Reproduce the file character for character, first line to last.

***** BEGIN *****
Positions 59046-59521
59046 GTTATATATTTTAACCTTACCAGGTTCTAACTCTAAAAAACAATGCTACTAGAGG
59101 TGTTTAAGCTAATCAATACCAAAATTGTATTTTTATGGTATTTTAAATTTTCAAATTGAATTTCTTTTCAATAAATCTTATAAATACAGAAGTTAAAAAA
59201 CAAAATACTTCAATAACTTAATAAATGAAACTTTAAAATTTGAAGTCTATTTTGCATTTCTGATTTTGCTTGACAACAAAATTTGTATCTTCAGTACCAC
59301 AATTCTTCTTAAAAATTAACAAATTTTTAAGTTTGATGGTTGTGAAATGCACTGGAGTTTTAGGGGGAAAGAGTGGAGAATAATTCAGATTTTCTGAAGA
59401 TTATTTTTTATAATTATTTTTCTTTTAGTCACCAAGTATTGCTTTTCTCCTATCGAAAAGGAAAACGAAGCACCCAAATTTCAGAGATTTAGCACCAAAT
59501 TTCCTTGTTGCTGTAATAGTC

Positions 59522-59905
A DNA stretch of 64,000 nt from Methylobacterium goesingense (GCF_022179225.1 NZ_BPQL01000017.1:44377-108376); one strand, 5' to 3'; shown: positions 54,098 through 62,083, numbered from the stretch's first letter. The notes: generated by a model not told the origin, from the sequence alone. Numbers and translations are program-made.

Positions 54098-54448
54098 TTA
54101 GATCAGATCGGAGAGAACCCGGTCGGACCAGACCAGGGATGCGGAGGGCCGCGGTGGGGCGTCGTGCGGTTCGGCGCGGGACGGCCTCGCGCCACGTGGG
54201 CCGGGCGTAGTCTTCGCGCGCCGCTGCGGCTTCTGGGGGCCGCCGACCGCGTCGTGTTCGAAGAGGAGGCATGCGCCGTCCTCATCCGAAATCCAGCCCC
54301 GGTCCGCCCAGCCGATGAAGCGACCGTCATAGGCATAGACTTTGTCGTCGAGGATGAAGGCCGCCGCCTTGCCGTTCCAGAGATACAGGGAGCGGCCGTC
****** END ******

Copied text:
Positions 59046-59521
59046 GTTATATATTTTAACCTTACCAGGTTCTAACTCTAAAAAACAATGCTACTAGAGG
59101 TGTTTAAGCTAATCAATACCAAAATTGTATTTTTATGGTATTTTAAATTTTCAAATTGAATTTCTTTTCAATAAATCTTATAAATACAGAAGTTAAAAAA
59201 CAAAATACTTCAATAACTTAATAAATGAAACTTTAAAATTTGAAGTCTATTTTGCATTTCTGATTTTGCTTGACAACAAAATTTGTATCTTCAGTACCAC
59301 AATTCTTCTTAAAAATTAACAAATTTTTAAGTTTGATGGTTGTGAAATGCACTGGAGTTTTAGGGGGAAAGAGTGGAGAATAATTCAGATTTTCTGAAGA
59401 TTATTTTTTATAATTATTTTTCTTTTAGTCACCAAGTATTGCTTTTCTCCTATCGAAAAGGAAAACGAAGCACCCAAATTTCAGAGATTTAGCACCAAAT
59501 TTCCTTGTTGCTGTAATAGTC

Positions 59522-59905
A DNA stretch of 64,000 nt from Methylobacterium goesingense (GCF_022179225.1 NZ_BPQL01000017.1:44377-108376); one strand, 5' to 3'; shown: positions 54,098 through 62,083, numbered from the stretch's first letter. The notes: generated by a model not told the origin, from the sequence alone. Numbers and translations are program-made.

Positions 54098-54448
54098 TTA
54101 GATCAGATCGGAGAGAACCCGGTCGGACCAGACCAGGGATGCGGAGGGCCGCGGTGGGGCGTCGTGCGGTTCGGCGCGGGACGGCCTCGCGCCACGTGGG
54201 CCGGGCGTAGTCTTCGCGCGCCGCTGCGGCTTCTGGGGGCCGCCGACCGCGTCGTGTTCGAAGAGGAGGCATGCGCCGTCCTCATCCGAAATCCAGCCCC
54301 GGTCCGCCCAGCCGATGAAGCGACCGTCATAGGCATAGACTTTGTCGTCGAGGATGAAGGCCGCCGCCTTGCCGTTCCAGAGATACAGGGAGCGGCCGTC